For many non-doms it’s simply not feasible to restructure their affairs, writes Mark Davies
In July 2015, the chancellor, George Osborne, announced that foreign domiciliaries or ‘non-doms’ could no longer claim the ‘remittance basis’ indefinitely. In addition, Osborne closed the loophole whereby UK domiciled individuals could still claim a foreign domicile having returned to the UK.
Claiming the remittance basis allows non-doms to avoid tax on foreign income and gains to the extent that this wealth remains outside the UK. New rules came into effect on 6 April 2017, which means that those who have been UK resident in 15 out of the last 20 tax years become ‘deemed domiciled’ and now pay tax on their worldwide income and gains.
In compensation, the government changed the way that settlors of offshore ‘protected trusts’ are taxed, which means that a tax liability only arises when a distribution is made or a benefit enjoyed from a protected trust.
The chancellor claimed that these changes would result in an extra £1.5 billion for the Exchequer over the next Parliament. However, the Office for Budget Responsibility cautioned that the revenue depended on the numbers of non-doms staying constant, the amount of foreign income they have, and their behavioural responses.
The reduction in the number of people claiming non-dom status is obvious (see box). In particular, there is a sharp drop of 12,200 claimants in 2017-18. Two causes stand out. Firstly, because some people became deemed domiciled they now pay tax on their worldwide income and gains.
However, their tax contribution is not recognised in this HMRC table and its omission raises the concern of whether Osborne achieved his objective to raise more tax. Secondly, roughly 6,000 non-doms have left the UK.
Although Brexit and the fear of a Labour government account for some departures, I think that the main reason is that many non-doms who became deemed domiciled in 2017-18 could not restructure their affairs.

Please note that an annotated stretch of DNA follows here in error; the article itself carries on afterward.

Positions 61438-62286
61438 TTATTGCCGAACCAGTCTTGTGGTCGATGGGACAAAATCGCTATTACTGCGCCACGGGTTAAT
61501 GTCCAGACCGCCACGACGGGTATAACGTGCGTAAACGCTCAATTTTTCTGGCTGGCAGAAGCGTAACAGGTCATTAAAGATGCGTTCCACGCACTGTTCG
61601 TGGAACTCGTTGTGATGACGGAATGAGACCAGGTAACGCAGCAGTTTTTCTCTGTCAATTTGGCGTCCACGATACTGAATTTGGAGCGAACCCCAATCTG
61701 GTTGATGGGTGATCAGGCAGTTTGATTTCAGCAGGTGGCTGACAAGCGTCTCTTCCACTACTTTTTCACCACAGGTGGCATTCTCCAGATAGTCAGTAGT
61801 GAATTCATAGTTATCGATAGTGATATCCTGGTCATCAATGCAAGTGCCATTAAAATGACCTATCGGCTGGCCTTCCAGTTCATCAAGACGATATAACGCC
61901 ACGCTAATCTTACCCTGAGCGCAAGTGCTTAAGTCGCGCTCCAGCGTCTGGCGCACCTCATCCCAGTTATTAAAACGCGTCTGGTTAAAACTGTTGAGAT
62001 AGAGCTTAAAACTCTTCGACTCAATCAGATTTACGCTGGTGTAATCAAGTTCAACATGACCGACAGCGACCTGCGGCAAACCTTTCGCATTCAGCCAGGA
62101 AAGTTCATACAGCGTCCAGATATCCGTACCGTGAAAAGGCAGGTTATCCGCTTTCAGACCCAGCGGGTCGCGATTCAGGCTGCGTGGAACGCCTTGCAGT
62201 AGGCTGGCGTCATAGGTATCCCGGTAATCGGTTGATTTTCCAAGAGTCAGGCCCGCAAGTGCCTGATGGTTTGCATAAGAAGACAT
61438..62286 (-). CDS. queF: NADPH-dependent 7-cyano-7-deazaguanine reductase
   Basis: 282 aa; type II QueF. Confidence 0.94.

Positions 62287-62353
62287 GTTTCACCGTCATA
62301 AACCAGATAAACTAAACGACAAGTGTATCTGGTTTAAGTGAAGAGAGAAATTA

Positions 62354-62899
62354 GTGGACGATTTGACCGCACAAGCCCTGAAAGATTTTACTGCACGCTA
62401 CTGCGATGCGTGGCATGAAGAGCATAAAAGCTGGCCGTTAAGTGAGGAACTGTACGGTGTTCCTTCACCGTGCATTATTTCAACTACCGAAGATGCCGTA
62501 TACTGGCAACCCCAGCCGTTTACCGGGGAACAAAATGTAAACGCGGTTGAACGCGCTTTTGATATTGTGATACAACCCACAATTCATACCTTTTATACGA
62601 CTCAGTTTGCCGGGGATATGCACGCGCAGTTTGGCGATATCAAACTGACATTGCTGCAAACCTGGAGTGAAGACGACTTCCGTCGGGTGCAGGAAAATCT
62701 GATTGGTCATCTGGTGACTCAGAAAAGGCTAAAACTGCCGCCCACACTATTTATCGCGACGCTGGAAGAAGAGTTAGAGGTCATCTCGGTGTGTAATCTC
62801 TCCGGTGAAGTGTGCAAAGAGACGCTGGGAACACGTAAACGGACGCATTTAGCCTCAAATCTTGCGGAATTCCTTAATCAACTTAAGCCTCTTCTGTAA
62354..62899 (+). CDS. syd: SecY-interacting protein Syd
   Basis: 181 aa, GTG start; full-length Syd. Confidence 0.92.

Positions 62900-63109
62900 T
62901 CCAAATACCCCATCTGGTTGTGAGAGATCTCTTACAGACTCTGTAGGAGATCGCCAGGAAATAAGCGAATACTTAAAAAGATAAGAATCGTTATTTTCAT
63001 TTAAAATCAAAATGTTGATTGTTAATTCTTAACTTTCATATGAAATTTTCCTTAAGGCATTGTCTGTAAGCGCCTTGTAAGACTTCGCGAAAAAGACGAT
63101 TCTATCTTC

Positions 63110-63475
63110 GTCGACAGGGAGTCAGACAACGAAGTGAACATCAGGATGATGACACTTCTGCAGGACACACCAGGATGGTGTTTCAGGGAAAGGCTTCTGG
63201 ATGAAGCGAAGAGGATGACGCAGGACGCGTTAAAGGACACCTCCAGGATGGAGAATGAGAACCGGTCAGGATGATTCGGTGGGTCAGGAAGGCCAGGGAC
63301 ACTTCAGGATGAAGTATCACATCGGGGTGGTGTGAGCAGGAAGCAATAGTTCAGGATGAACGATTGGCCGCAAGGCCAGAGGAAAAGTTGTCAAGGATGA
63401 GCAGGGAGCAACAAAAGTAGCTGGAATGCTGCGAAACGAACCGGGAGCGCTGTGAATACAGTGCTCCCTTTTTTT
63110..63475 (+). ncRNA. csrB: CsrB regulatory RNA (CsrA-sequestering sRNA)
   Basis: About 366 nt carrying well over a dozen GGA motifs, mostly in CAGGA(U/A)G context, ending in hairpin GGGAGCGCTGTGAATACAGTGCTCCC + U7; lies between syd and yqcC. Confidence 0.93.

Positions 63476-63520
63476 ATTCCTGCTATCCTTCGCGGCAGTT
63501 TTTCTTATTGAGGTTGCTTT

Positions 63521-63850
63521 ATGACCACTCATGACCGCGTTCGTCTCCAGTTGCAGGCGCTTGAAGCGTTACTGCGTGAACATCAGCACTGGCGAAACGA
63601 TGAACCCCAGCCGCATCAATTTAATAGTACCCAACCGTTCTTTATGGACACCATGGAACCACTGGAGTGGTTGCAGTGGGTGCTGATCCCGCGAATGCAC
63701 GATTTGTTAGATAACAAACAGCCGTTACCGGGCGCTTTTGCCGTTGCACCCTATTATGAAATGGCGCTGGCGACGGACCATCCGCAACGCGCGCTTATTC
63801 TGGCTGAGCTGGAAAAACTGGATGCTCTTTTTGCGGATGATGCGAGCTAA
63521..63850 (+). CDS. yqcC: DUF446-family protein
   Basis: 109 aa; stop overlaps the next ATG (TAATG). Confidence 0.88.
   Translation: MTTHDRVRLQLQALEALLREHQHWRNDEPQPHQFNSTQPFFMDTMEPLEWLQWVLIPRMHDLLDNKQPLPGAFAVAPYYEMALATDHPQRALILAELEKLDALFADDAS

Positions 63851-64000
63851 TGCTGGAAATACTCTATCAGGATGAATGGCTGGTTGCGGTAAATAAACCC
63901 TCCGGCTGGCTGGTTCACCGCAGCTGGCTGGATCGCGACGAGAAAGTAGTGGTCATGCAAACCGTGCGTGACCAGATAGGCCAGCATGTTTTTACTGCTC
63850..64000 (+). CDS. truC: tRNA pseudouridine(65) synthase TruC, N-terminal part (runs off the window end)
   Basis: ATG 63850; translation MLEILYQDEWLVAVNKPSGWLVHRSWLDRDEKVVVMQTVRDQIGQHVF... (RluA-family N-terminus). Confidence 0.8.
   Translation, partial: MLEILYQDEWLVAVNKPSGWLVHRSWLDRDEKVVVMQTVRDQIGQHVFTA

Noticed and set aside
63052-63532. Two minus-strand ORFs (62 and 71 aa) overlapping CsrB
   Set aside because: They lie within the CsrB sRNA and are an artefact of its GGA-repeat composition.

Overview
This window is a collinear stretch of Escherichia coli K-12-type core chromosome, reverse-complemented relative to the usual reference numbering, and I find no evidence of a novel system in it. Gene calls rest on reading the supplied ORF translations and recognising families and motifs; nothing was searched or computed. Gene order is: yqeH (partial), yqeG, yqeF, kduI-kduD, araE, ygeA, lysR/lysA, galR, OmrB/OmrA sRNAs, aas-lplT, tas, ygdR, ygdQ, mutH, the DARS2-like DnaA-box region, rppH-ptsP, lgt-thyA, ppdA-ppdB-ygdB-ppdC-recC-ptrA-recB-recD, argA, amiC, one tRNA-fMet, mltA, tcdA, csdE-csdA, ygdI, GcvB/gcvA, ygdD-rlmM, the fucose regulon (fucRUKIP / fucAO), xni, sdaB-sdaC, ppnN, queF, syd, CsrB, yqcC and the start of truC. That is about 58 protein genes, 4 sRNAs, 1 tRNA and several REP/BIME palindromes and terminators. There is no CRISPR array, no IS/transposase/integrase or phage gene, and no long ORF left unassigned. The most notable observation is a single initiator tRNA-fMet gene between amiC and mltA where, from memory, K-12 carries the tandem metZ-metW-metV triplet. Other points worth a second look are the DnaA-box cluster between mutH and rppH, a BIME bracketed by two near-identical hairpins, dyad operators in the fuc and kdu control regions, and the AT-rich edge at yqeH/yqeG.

This is because non-doms by their very nature are people who have decided not to live in the UK permanently, and therefore they have homes, families and interests outside the UK.
A protected trust enables foreign income and gains within the trust to escape tax, but if distributions are made, or benefits received, either in the UK or abroad then these become taxable in the UK. For the first time, the UK tax bills of some non-doms are not making commercial sense.
For many this is too much tax, and so we have helped a number of clients relocate to more favourable tax regimes. There are a number of jurisdictions which compete with the UK, but the favourites include Switzerland, Monaco, Italy and Portugal.
Ironically, non-doms choosing to move to the UK now can use the protected trust regime to have a lower effective rate of tax than before the changes; although pre-arrival tax planning is essential to achieve this.
Mark Davies & Associates is an award-winning firm of Chartered Tax Advisers specialising in clients with international exposure. Mark Davies was named Tax Commentator of the Year by Tolley’s Taxation magazine and Tax Accountant of the Year by Spear’s magazine.
The firm collaborates with Andersen Global, an international association of 4,500 tax and legal advisors in 144 worldwide locations. If you would like to discuss your tax affairs in confidence please contact Mark Davies on firstname.lastname@example.org to arrange a call (terms and conditions apply)
This article first appeared in issue 69 of Spear’s magazine, available on newsstands now. Click here to buy and subscribe.